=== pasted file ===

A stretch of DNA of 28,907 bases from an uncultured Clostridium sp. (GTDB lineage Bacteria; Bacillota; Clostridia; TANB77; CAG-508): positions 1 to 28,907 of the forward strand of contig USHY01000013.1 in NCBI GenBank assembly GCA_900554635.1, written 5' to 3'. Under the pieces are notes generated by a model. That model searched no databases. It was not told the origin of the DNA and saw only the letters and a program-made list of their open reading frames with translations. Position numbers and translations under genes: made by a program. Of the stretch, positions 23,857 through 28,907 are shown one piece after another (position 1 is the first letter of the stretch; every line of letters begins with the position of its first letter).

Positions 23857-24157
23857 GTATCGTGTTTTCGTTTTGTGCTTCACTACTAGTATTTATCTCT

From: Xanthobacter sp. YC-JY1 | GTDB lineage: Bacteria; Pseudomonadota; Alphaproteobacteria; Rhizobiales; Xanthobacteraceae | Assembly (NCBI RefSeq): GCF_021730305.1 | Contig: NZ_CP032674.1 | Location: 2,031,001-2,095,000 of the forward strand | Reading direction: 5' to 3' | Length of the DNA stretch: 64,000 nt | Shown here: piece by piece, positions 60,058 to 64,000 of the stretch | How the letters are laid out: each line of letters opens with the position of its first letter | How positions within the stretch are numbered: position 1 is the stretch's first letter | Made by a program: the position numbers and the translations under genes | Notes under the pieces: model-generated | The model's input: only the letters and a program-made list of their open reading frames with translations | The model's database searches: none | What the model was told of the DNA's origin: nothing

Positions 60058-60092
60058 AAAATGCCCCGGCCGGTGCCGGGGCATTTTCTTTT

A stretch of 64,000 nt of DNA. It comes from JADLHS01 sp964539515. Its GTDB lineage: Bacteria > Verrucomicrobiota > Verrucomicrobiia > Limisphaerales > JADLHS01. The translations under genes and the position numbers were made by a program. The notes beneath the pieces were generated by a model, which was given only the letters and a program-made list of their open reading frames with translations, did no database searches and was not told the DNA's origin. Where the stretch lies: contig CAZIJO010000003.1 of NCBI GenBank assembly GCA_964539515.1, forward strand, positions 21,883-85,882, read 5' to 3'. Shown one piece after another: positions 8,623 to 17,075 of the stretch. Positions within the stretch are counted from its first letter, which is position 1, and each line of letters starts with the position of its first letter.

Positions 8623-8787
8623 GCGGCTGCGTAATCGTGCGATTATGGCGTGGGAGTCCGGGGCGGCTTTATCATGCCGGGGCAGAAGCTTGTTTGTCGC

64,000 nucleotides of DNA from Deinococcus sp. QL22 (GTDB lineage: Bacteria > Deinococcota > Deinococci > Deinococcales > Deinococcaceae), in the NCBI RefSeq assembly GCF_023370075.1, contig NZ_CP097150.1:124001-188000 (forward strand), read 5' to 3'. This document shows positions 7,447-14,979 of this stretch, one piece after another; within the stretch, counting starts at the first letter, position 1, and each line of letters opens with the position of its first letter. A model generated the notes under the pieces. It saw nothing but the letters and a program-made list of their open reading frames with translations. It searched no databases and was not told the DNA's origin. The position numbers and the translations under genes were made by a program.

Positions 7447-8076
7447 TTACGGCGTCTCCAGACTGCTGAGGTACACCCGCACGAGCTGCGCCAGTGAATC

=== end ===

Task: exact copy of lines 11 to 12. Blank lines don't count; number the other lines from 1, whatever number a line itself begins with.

Positions 7447-8076
7447 TTACGGCGTCTCCAGACTGCTGAGGTACACCCGCACGAGCTGCGCCAGTGAATC